Earthquake static stress transfer in the 2013 Gulf of Valencia (Spain) seismic sequence
Abstract. On 24 September 2013, an Ml 3.6 earthquake struck in the Gulf of Valencia (Spain) near the Mediterranean coast of Castelló, roughly 1 week after gas injections conducted in the area to develop underground gas storage had been halted. The event, felt by the nearby population, led to a sequence build-up of felt events which reached a maximum of Ml 4.3 on 2 October.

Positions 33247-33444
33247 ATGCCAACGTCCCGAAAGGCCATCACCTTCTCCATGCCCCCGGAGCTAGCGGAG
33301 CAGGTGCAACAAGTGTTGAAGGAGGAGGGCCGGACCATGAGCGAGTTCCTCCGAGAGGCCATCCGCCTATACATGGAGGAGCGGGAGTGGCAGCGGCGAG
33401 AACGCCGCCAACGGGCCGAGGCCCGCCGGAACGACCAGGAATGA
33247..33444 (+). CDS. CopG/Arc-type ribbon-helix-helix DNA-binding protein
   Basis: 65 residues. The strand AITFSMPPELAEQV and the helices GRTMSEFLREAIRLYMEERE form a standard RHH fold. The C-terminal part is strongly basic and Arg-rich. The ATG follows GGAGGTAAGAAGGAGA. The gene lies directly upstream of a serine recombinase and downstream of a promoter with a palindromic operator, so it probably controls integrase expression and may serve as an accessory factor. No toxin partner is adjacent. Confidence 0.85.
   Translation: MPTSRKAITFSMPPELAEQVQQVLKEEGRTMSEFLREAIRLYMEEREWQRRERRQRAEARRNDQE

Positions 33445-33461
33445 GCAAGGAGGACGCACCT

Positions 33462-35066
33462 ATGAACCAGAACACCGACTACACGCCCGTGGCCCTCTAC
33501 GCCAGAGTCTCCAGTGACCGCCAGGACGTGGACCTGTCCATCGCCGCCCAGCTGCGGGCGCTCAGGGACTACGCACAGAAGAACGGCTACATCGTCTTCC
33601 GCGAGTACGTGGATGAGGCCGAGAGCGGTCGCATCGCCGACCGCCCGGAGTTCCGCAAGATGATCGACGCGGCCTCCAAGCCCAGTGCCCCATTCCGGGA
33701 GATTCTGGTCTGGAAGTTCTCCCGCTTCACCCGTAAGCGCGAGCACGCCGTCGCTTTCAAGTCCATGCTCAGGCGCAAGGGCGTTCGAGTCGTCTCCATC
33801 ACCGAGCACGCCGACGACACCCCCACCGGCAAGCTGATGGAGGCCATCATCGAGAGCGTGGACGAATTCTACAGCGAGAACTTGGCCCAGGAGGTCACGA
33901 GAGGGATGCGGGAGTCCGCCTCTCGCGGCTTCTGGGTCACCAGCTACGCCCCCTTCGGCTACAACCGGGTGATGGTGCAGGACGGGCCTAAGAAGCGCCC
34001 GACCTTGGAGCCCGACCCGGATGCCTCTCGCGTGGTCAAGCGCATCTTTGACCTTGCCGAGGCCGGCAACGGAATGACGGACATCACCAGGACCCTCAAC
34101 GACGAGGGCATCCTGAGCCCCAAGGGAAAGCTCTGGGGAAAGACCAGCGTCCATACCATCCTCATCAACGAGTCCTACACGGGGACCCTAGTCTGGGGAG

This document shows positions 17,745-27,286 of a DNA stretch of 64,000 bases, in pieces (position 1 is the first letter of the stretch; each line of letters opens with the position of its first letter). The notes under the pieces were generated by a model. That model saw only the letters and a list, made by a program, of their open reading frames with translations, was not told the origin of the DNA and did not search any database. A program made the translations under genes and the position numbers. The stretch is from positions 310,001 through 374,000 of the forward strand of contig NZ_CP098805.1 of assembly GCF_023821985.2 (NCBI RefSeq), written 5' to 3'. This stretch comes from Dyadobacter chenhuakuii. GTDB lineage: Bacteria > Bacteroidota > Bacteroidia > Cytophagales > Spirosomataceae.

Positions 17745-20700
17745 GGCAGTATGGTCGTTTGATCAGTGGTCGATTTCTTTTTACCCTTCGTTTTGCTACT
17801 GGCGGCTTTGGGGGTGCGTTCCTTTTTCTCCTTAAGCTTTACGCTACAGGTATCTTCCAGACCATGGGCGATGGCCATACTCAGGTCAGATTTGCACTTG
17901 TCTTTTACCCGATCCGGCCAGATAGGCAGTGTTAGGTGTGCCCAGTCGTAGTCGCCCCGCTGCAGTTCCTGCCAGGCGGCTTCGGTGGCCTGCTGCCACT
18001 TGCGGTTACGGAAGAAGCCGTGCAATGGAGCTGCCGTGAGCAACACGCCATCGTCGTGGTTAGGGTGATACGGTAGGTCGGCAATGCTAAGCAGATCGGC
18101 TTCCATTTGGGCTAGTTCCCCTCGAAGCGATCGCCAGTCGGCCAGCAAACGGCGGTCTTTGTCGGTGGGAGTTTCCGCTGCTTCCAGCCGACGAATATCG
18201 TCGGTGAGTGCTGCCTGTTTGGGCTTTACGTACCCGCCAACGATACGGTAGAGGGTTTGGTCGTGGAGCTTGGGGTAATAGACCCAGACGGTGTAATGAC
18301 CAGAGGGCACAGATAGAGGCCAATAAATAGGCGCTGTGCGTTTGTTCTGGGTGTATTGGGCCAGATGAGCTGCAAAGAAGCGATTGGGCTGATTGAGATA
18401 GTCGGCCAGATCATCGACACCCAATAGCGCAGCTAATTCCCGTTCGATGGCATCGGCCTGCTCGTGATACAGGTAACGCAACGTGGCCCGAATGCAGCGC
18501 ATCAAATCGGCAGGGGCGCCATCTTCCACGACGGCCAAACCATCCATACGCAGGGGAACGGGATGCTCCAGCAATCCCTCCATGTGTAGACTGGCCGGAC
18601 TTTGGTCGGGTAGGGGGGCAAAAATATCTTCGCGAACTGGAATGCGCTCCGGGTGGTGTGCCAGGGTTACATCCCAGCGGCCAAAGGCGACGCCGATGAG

Here, we study the role of static stress transfer as an earthquake-triggering mechanism during the main phase of the sequence, as expressed by the eight felt events. By means of the Coulomb failure function, cumulative static stress changes are quantified on fault planes derived from focal mechanism solutions (which act as both source and receiver faults) and on the previously mapped structures in the area (acting only as stress receivers in our modeling). Results suggest that static stress transfer played a destabilizing role and point towards an SE-dipping structure underlying the reservoir (or various with analogous geometry) that was most likely activated during the sequence. One of the previously mapped faults could be geometrically compatible, yet our study supports deeper sources. Based on this approach, the influence of the main events in the occurrence of future and potentially damaging earthquakes in the area would not be significant.